Snake Plissken Heads Back Into New York PrisonS

Escape From New York, Again! is back in play. Why? Because the studio's found someone who can allegedly write witty Snake banter without making it sound campy. An impossible task, maybe — but nevertheless, they're going through with it.

New Line Cinema has hired Allan Loeb (21 and Wall Street 2 ) to rewrite the new Escape To New York reboot, and according to New York Magazine's sources, the script's dialogue doesn't stink of campiness and overwrought dialogue.

Loeb has reportedly changed Plissken's mission from saving the president who's crash-landed in the middle of future Manhattan, now a giant prison, to rescuing a female Senator. Who wants to bet she's a feisty take-charge lady, with a kick-ass body to match?

The biggest issue for this film, according to NY Mag, wasn't just the banter, but the location. It's expensive to turn Manhattan into a giant futuristic prison. But it sounds like the studio figured out a plan.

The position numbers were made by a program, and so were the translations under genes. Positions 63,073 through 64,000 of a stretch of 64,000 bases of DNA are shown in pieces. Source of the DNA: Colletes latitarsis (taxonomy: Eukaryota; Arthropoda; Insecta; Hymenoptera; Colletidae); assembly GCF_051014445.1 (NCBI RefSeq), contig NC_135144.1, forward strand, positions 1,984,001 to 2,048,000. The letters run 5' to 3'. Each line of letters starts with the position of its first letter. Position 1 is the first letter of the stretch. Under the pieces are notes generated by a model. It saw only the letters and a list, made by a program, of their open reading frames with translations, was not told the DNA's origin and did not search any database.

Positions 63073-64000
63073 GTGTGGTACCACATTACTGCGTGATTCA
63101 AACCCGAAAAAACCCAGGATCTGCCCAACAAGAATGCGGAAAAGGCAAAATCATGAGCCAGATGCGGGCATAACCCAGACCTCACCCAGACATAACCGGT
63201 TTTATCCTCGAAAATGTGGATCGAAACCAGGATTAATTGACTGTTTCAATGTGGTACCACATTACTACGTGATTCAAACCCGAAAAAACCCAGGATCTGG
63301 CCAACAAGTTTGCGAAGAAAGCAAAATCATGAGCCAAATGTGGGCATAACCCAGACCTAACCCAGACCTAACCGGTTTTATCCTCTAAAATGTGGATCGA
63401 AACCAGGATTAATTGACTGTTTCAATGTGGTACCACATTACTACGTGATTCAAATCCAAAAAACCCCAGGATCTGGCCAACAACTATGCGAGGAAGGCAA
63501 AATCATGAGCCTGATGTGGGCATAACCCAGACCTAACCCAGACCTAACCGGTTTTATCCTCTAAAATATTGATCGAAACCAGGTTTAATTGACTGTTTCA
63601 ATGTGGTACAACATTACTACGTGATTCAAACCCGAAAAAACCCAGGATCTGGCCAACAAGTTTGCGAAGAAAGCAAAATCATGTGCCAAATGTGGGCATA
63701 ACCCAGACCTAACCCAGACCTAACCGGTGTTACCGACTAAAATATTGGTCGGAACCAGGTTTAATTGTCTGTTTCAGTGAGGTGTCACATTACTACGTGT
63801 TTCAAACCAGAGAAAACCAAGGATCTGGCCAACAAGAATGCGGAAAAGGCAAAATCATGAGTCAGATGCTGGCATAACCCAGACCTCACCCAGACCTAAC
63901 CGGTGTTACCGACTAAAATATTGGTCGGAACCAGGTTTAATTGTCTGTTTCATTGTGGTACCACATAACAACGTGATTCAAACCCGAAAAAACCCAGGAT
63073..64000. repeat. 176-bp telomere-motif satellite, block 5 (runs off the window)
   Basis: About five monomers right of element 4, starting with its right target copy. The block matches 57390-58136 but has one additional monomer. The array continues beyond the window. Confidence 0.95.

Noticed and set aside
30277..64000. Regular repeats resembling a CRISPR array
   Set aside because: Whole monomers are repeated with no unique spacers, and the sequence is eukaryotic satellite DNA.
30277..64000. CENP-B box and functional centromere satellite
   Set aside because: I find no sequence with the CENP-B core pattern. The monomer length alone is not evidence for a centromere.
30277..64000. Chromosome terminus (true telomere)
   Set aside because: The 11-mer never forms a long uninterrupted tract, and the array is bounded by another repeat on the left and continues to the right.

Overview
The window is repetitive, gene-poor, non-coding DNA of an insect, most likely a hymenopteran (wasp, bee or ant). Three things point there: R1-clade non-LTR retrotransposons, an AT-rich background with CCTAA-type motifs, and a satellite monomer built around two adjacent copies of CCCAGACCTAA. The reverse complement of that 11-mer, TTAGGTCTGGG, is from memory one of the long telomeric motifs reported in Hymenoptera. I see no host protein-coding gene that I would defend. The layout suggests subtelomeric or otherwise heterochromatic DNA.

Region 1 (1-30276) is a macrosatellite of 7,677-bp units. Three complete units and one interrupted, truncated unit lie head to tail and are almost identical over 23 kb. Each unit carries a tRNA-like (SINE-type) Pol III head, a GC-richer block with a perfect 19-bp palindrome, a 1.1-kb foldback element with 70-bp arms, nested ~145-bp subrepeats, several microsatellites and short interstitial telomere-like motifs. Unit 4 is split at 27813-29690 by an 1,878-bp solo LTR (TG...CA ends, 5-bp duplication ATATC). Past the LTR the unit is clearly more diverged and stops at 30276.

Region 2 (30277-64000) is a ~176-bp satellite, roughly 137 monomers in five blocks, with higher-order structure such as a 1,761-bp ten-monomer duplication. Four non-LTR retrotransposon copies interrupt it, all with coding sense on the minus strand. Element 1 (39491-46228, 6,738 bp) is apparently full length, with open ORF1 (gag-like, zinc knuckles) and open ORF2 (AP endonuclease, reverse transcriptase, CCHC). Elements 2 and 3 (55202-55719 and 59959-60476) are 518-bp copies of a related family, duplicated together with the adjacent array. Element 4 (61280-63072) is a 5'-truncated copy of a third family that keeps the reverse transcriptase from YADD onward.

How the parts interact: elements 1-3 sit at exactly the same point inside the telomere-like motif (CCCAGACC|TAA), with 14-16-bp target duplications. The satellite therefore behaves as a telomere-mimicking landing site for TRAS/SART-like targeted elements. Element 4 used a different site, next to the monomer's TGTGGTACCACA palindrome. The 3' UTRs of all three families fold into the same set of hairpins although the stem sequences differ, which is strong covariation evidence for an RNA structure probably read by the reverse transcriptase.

In the original, set at the end of World War III, New York City was a husk of itself after being turned into a giant prison, but that kind of destruction gets pricey.* So in Escape 2.0, the Big Apple that the as-yet-uncast Snake Plissken is dropped into will be geographically undesirable, but intact: This Manhattan was evacuated and turned into a privately run penal colony after the detonation of a crude radioactive dirty bomb on the outskirts of the city. "It is not a disaster movie," says a source close to the project. "It is an exposé of an ecosystem, if you put a huge wall around Manhattan and then dropped in the most fucked-up, dangerous criminals on Earth." This means New York will still be recognizable to audiences, à la I Am Legend, rather than an entirely new Armageddon Island.

That's all well and great, but no one has answered our burning question: Who's going to play the Duke of New York? We assume there will be a Duke, since Snake was legally required by John Carpenter retain the same eye-patch and "always be a bad ass," or he wouldn't sign over the rights.